Patrick J. Vallely

About Me

I grew up in Boulder City, a small town in southern Nevada known primarily for its proximity to the Hoover Dam and its brief role in the film La La Land. As a kid I cycled through a number of big dreams – at various points convinced that I was going to be a NASCAR engineer, medical doctor, and submariner – before I finally settled on pursuing astrophysics. After graduating from Boulder City High School in 2013 (and giving what I believe to be the greatest salutatorian speech of all-time), I headed off to the University of Oklahoma to do just that.

The academic side of college was great, but I got so much more out of my time in Norman than just a solid grasp of physics and an introduction to Python. While at OU, I made lifelong friends, fell in love with my future wife, and got introduced to the crazy world of college football fandom. I may not have had season tickets during my freshman year, but by the time I graduated I'd been to thirty three games and traveled almost nine thousand miles to watch the Sooners play. I even made it onto ESPN a couple times:

Given how much I'd enjoyed my undergraduate research opportunities, as my time in Norman drew to a close I decided to continue on in academia and pursue a Ph.D., a decision which ultimately led me to TheTM Ohio State University. Now, OSU has one of the best astronomy graduate programs in the country, don't get me wrong, but I'd be lying if I said I wasn't almost as excited about getting to root for another college football blueblood as I was the research opportunities. Ultimately though, unlike certain other well-known Buckeyes, I did come to Columbus to play school, and despite the COVID-19 pandemic throwing a wrench in some of my best-laid research plans, I was able to finish my dissertation ahead of schedule and graduate within five years.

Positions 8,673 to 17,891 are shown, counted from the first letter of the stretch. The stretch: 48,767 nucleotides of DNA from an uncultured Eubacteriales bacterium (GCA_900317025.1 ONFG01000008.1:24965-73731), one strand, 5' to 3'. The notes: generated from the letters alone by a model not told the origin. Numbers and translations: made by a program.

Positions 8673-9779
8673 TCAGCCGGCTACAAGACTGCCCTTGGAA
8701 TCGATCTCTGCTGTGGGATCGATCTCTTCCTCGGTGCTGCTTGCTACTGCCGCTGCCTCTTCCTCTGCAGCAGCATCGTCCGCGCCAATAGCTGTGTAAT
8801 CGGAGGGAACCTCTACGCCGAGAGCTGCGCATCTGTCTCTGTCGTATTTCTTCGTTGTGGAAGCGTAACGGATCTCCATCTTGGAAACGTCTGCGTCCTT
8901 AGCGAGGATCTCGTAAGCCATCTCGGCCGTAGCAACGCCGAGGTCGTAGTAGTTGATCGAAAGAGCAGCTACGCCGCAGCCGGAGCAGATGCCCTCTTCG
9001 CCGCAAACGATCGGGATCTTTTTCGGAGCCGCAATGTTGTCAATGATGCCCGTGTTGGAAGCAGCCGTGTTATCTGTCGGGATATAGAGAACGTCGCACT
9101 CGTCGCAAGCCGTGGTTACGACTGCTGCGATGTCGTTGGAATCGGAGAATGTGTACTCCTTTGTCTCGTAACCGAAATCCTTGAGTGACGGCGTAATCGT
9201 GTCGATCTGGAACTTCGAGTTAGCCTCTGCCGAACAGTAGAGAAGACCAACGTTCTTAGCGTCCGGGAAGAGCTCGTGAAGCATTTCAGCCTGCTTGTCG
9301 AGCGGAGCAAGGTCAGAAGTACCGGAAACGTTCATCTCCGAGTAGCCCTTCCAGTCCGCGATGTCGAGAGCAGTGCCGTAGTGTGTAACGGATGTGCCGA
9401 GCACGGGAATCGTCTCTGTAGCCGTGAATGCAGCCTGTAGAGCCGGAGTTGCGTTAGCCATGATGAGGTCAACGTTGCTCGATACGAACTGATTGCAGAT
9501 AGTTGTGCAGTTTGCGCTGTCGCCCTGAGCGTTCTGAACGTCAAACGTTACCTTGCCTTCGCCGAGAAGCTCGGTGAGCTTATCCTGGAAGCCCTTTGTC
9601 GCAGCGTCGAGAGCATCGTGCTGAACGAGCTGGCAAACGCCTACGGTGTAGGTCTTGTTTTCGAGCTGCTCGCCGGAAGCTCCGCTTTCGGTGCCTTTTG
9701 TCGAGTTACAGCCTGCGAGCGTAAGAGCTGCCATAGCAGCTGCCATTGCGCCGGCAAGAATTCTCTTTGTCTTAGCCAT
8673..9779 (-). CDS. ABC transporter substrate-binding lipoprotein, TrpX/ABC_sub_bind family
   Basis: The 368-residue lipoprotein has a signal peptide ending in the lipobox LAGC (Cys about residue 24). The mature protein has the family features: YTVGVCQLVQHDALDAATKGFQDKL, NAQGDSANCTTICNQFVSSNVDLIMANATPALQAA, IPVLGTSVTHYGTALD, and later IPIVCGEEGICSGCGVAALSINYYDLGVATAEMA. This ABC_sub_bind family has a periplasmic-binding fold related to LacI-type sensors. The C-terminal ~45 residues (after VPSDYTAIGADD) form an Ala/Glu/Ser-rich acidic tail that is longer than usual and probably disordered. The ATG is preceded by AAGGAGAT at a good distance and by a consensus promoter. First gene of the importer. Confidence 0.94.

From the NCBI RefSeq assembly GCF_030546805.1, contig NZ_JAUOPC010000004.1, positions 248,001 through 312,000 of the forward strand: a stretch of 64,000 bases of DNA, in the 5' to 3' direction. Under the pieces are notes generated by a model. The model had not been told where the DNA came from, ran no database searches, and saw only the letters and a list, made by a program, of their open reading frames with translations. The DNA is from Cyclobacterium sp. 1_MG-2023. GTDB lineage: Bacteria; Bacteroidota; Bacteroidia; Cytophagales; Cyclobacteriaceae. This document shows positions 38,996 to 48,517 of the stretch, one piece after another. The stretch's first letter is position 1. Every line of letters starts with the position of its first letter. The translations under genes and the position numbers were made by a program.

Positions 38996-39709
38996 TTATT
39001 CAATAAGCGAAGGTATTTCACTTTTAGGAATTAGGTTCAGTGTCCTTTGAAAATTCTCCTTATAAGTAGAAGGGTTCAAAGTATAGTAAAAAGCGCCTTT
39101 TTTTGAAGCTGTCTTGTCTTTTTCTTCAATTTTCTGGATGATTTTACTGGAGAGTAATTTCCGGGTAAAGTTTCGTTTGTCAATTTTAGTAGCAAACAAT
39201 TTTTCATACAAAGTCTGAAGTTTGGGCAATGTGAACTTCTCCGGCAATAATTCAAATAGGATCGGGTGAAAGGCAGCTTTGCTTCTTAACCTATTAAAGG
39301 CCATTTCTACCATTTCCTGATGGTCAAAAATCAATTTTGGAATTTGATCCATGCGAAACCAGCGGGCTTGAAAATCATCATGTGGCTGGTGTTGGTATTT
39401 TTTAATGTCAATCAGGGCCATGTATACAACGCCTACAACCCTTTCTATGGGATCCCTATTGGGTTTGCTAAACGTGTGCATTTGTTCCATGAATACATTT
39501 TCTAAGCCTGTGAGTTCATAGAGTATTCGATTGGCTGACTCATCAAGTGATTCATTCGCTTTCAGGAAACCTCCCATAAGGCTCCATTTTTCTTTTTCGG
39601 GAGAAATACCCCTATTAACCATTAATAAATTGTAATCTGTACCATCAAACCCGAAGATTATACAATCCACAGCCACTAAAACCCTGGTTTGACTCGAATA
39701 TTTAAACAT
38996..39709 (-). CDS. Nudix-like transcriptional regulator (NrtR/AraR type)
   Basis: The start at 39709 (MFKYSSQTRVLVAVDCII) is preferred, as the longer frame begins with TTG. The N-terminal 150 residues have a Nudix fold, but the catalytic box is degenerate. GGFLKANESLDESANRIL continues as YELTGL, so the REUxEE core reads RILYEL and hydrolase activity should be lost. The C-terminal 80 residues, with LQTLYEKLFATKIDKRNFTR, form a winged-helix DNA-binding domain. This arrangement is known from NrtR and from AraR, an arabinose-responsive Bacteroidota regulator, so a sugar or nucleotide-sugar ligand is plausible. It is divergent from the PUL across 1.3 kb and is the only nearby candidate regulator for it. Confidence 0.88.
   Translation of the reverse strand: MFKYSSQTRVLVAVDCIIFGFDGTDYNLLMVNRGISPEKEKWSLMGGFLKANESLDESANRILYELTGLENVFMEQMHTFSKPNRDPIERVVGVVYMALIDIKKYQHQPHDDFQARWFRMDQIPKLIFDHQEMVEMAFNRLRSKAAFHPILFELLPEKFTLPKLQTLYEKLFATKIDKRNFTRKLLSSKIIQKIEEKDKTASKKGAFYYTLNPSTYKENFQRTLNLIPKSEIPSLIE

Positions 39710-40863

Largely by accident, I also discovered my passion for photography while in graduate school. I've always been interested in nature and ecology – in fact I once got drunk at a party and ordered a cheetah textbook (that I subsequently read cover-to-cover) – so one of my favorite things to do when I had downtime was to visit the Columbus Zoo. Annual membership in hand, it didn't take long for me to get frustrated with the limitations of my iPhone camera as I tried to capture fleeting moments of interesting behavior. Eventually I decided to take the plunge and bought an entry-level Nikon camera with a cheap telephoto lens. What started with portraits of zoo residents quickly grew into a much more significant endeavor, complete with investments in pricier equipment and a number of wildlife-focused national park adventures.

Zoo Days Nature and Wildlife

I didn't stop at wildlife, though. In early 2021 I took my camera down to Bristol on a whim, figuring it might be fun to try shooting race cars as NASCAR tried running a dirt race for the first time in fifty years. While I was shooting from the grandstands as a fan that day (and naively using the fully automatic settings), I have since been a credentialed photographer for Pit Box Press at dozens of NASCAR races and have filled in as a team photographer on several occasions. I don't think I'll ever want to pursue motorsports photography beyond a small part-time gig, but it's been a blast returning to my childhood race fan roots. Certainly makes for some incredible corporate icebreaker content, too.


After all, how many people can say that they've been on NPR to talk about star-shredding black holes and got to cover a nationally televised championship event as credentialed media?